The video doesn’t show anything counter to what people have known about the case. Rice’s hand is a blur as he throw’s a punch and Palmer falls to the ground. Yes, it’s outrageous that he did this, but it was outrageous back in February, and it was outrageous that the Ravens glossed it over and victim-shamed Palmer, and it was outrageous that the NFL handed down only a two-game suspension. That was all outrageous based on the fact that we all knew what happened.
To my knowledge, no one has ever claimed that the incident went down differently than shown in today’s video.
So why did it take actually seeing the punch to get people outraged?
Give me the smell of extinguisher chemicals on a grease fire any time.
Followed up with a chaser of oven cleaner smell.
how do you know it wasn’t me being stealthy?
That thing where you have a common name and have it as your email address and always get emails intended for other people with the same name and it’s annoying as hell and then one woman thinks you’re her significant other and emails you a photo of her boobs and then you don’t remember why you were so angry about having a common name as your email address.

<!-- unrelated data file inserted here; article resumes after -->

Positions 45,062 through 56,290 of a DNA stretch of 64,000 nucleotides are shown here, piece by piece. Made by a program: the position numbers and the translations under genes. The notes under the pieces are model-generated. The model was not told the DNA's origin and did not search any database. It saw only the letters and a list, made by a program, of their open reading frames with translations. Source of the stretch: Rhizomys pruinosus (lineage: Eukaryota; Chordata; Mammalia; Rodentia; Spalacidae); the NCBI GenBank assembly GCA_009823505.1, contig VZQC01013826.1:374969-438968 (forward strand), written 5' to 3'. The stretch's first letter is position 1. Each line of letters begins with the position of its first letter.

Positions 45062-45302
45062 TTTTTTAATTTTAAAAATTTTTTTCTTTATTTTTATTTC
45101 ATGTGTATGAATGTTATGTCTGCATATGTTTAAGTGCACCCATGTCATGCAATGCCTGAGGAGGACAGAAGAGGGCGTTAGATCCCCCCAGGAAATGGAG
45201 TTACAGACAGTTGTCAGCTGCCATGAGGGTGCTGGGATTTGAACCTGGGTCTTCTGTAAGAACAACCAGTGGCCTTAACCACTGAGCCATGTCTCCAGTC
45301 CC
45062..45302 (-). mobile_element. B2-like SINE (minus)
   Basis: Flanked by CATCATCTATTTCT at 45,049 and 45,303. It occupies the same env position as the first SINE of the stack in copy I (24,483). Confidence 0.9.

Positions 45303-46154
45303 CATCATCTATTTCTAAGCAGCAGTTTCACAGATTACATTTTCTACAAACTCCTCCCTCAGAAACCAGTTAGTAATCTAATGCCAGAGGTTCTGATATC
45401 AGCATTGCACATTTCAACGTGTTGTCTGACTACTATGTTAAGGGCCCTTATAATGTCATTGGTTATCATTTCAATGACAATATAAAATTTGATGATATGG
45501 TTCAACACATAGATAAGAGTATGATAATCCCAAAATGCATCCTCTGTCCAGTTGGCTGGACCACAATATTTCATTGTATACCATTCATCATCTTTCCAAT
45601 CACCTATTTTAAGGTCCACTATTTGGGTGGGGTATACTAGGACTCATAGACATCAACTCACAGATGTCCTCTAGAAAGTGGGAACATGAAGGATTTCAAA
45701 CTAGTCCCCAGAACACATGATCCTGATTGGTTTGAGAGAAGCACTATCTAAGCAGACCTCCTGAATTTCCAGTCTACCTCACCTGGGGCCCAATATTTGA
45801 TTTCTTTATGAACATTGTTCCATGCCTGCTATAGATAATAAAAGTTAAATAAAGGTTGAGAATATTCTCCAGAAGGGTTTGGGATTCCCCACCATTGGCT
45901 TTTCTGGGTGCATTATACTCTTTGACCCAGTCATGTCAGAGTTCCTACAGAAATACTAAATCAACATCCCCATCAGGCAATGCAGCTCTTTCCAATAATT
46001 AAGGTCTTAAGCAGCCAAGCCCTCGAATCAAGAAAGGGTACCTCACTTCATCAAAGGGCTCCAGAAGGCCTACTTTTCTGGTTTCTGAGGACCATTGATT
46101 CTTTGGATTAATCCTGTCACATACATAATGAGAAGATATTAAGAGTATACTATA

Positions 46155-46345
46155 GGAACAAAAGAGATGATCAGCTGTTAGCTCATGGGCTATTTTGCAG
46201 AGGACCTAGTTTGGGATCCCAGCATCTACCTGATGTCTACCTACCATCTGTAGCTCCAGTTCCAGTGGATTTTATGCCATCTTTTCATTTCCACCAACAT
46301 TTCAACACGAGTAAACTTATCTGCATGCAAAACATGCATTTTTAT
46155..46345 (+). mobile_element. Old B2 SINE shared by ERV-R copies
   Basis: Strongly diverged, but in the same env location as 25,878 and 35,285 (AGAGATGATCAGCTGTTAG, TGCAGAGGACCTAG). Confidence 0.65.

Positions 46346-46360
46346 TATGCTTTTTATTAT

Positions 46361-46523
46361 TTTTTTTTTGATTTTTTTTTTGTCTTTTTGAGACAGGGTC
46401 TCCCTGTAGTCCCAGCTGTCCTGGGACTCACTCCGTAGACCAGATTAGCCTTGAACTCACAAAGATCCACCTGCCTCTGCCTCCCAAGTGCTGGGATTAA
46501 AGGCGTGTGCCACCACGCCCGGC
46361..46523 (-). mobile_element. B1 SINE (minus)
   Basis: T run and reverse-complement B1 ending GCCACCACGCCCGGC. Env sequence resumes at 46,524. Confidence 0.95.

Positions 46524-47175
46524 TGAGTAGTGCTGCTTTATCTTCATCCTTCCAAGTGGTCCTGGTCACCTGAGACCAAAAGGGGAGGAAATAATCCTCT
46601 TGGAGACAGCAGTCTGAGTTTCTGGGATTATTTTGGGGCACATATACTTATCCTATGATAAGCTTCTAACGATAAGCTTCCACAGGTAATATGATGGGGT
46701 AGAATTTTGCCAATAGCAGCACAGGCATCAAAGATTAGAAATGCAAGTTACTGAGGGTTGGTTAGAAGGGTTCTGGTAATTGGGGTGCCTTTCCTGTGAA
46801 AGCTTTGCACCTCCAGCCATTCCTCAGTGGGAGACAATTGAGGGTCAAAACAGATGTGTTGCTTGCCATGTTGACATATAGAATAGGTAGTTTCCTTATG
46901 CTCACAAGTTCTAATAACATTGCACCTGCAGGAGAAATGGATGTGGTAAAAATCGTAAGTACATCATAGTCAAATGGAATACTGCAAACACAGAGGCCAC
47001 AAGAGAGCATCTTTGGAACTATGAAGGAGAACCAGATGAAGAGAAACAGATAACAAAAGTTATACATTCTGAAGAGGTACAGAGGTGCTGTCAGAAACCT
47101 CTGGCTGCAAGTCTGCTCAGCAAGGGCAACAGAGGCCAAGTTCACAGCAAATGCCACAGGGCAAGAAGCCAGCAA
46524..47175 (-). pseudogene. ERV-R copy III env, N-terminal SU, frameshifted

In Stockholm, Sweden, the central telephone exchange was the Telefontornet, a giant tower designed around 1890 that connected some 5,000 lines which sprawled in every direction across the city. Just by looking at historical photos it’s easy to recognize the absurdity and danger of the whole endeavor, especially during the winter months. Everything that could possibly go wrong did. From high winds to ice storms and fires, the network was extremely vulnerable to the elements. Luckily, phone networks evolved so rapidly that by 1913 the Telefontornet was completely decommissioned in favor of much simpler technology. The remaining shell stood as a landmark until it too caught fire in 1953 and was torn down.
(via A 19th Century Telephone Network Covered Stockholm in Thousands of Phone Lines | Colossal)
It must have been just like having a giant shade tree.
Brian found out that there’s something called a Fire Phone. He has no idea what it is, but he desperately wants one.
So that makes, what, six people?